The Associated Press

In Boston Visit, Sen. Warren Pushes Minimum Wage Hike

Sen. Elizabeth Warren and Senate Majority Whip Richard Durbin, of Ill., listen as Emmanuel Sebit, an immigrant from South Sudan and a baggage handler at Logan Airport, speaks during a minimum wage roundtable discussion at Boloco in Boston. (Stephan Savoia/AP)

Sen. Elizabeth Warren and Senate Majority Whip Richard Durbin, of Ill., listen as Emmanuel Sebit, an immigrant from South Sudan and a baggage handler at Logan Airport, speaks during a minimum wage roundtable discussion at Boloco in Boston. (Stephan Savoia/AP)

BOSTON — Democratic U.S. Sens. Elizabeth Warren of Massachusetts and Dick Durbin of Illinois stopped by a burrito chain restaurant in Boston on Monday to advocate for an increase in the state and federal minimum wage.

“No one who works full-time should live in poverty,” Warren said at a Boloco restaurant.

A bill to raise the minimum wage in Massachusetts to $11 an hour by January 2016 passed the Senate in November and was sent to the House, which has not yet taken action. A separate initiative being pushed by a labor-backed group would put a question on the November ballot that would raise the minimum wage from $8 an hour to $10.50 an hour over two years. Both would automatically link future increases to the state’s rate of inflation.

The minimum wage in Massachusetts has not increased in five years.

Warren and Durbin were joined by John Pepper, a founder of Boloco. The restaurant pays workers a minimum of $9 an hour – a dollar more than state law requires. Pepper said he rewards workers by paying them a more dignified wage.

Emmanuel Sebit, 21, earns the state minimum wage at Boston Logan International Airport, where he handles luggage. He said he immigrated to the U.S. from South Sudan last year to become a lawyer but has struggled to get by.

“Raising the minimum wage can help my life; it can change my life,” he said.

Durbin and Warren also are trying to build support for raising the national minimum wage. President Barack Obama has asked Congress to raise the minimum wage from $7.25 an hour to $10.10 an hour.

Critics say a big increase in the minimum wage would burden Massachusetts businesses and could cause the state unemployment rate to rise.

“It will make employers and job creators uncompetitive,” Republican state Sen. Bruce Tarr said. “This is a multistep issue that involves much more than raising the minimum wage.”

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  • Thinkfreeer

    Using “No one who works full-time should live in poverty,” Warren said, as justification to raise the minimum wage, it follows that the minimum wage should apply only to full time workers, right? Should we also make it apply only to people who have to pay for their own living expenses?

    • Mark in Danvers

      I’m pretty sure that minimum wage applies for both full and part-time workers. What she means is that people that are working full-time at minimum wage should not have to live in poverty

      • Thinkfreeer

        Unless you are on her staff or have discussed this withe her, you don’t know what she means, and are guessing. She is using the observation as a reason to raise the minimum for all workers. I disagree.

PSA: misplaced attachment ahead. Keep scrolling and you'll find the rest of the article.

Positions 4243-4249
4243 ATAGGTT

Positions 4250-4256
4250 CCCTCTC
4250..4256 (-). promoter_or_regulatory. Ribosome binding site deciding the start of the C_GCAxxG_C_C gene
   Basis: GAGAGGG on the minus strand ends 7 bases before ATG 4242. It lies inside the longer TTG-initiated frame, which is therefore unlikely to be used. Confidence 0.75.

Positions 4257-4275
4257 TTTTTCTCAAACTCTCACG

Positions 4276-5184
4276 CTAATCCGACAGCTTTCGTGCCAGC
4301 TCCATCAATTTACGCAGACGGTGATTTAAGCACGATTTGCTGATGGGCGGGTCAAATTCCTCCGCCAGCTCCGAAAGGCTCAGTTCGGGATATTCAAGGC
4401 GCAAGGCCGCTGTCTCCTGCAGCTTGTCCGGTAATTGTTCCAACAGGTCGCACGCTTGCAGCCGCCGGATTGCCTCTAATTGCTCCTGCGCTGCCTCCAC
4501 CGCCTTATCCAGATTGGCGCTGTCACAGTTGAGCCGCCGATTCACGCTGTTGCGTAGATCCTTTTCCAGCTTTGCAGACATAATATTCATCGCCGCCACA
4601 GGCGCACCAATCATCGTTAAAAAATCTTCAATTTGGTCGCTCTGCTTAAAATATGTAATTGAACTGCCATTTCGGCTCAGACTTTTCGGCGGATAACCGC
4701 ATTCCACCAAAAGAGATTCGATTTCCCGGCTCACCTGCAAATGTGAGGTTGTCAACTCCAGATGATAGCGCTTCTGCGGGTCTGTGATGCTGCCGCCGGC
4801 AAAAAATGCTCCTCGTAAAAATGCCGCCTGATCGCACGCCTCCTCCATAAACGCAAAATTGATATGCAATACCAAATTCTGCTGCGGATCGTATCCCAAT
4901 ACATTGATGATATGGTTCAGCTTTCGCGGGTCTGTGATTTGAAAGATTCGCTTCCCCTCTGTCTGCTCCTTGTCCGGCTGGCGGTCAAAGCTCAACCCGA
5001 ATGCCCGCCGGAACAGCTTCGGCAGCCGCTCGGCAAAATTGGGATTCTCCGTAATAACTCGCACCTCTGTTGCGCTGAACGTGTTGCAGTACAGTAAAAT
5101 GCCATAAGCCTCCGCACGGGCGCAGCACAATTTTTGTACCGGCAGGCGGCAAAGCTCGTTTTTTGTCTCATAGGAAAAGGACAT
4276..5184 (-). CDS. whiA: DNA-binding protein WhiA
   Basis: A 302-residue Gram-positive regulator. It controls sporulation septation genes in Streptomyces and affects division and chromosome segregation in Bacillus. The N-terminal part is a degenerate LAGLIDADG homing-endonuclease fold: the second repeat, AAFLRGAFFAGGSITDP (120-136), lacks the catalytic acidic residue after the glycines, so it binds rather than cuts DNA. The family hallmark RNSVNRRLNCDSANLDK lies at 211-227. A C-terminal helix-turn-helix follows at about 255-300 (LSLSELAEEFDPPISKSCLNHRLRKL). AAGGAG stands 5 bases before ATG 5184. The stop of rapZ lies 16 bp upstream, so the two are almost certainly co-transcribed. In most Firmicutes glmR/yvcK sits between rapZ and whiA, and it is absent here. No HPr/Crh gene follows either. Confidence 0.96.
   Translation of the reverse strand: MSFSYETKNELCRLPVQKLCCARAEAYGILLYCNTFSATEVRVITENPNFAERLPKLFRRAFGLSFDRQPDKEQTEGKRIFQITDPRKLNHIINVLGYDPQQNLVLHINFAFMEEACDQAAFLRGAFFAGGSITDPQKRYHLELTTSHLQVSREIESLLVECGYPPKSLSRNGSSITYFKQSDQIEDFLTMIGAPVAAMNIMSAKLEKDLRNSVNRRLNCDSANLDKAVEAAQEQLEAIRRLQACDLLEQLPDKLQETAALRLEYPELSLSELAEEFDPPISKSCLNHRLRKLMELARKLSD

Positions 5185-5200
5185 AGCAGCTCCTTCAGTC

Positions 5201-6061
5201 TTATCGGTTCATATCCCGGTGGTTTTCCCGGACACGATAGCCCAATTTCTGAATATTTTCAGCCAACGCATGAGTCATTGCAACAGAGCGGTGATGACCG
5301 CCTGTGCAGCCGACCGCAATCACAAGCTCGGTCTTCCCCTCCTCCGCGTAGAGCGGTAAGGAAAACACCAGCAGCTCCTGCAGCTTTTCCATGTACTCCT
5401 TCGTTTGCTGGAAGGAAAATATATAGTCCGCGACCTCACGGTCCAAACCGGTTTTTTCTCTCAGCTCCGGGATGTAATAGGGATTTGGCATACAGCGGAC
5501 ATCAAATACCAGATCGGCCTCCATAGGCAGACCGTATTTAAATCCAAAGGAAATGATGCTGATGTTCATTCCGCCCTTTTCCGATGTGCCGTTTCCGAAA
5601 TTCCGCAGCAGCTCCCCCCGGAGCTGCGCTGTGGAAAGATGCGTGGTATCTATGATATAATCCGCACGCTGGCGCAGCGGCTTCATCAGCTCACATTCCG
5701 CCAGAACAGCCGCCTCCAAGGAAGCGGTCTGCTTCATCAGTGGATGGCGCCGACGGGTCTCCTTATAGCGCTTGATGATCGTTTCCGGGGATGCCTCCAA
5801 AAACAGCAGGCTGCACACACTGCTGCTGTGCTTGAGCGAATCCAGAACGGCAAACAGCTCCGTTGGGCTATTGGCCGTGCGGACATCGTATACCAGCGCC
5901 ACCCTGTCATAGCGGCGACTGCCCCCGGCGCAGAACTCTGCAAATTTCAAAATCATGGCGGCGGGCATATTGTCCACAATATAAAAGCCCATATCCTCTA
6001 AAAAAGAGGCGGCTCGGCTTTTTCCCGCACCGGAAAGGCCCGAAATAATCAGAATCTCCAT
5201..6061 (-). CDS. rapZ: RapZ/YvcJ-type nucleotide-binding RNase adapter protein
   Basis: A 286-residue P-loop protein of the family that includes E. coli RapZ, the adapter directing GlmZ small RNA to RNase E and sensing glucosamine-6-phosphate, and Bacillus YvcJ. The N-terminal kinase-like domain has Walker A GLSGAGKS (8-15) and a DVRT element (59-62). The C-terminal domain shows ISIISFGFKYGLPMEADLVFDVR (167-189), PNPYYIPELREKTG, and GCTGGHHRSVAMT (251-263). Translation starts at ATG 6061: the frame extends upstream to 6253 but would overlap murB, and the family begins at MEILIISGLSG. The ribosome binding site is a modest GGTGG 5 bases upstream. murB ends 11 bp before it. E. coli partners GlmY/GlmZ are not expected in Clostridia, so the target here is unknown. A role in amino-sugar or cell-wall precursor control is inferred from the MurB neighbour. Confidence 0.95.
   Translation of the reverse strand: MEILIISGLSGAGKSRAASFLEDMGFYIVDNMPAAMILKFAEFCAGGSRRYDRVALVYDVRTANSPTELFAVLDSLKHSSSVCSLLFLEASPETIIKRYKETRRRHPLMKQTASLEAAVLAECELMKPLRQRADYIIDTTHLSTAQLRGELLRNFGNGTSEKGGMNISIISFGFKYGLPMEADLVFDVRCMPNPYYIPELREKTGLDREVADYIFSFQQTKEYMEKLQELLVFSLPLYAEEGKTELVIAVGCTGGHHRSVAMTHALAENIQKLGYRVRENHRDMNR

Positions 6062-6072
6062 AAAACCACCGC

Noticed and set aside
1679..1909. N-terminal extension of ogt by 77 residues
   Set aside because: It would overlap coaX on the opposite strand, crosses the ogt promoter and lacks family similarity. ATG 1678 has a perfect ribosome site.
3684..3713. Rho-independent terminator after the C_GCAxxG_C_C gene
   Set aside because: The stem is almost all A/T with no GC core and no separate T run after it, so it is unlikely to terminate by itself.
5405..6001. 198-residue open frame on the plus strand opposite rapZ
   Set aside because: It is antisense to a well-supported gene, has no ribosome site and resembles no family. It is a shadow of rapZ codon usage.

While I might agree that people should be able to earn enough to not live in poverty, I don’t think raising the minimum wage for all workers is an effective way to accomplish that. There are people who would like to have a job and make some money who are not responsible to pay living expenses for themselves or a family, Therefore, why wouldn’t it be appropriate to allow a lower wage for these workers?

        • Mark in Danvers

          It is clear what she is saying and I happen to agree.

          But moving on, you make a really good point about part-time workers and people that are fine with low wage (ie. High school kids, summer interns etc.) and there are certainly other valid arguments against raising the minimum wage:
          1) raising minimum wage forces employers to lay off or hire fewer workers
          2) manufacturing jobs will move (or stay) off-shore
          (I have counterpoints to both arguments)

          The reality is that there is a very large population that depend on full-time minimum wage work to get by and are in poverty, while the businesses that hire these people are doing fine. Raising minimum wage will be a huge benefit for these people, and really the businesses will have only a moderate increase in expenses. Most businesses hire the minimum number of workers to meet their needs regardless of the minimum wage- therefore for the most part increasing minimum wage does not force them to lay off workers unless they really can’t afford to pay them. As for manufacturing jobs, these are blue collar jobs that require at least some skill and are typically above minimum wage anyway; so the proposed increase should have little effect on these either way.
          Of course, I don’t have any numbers to back up my arguments.

          As for the high school kid with the summer job, maybe he can afford to buy some flowers for his girlfriend. or better yet start saving up for college.

  • Vandermeer

    Go Elizabeth… hard work, boring work, dead end work… when people do this day after day faithfully, they deserve a living wage!

  • donniethebrasco

    Coming to a fast food restaurant near you – Burger Bots. Minimum wage and liberal immigration policies kill jobs.

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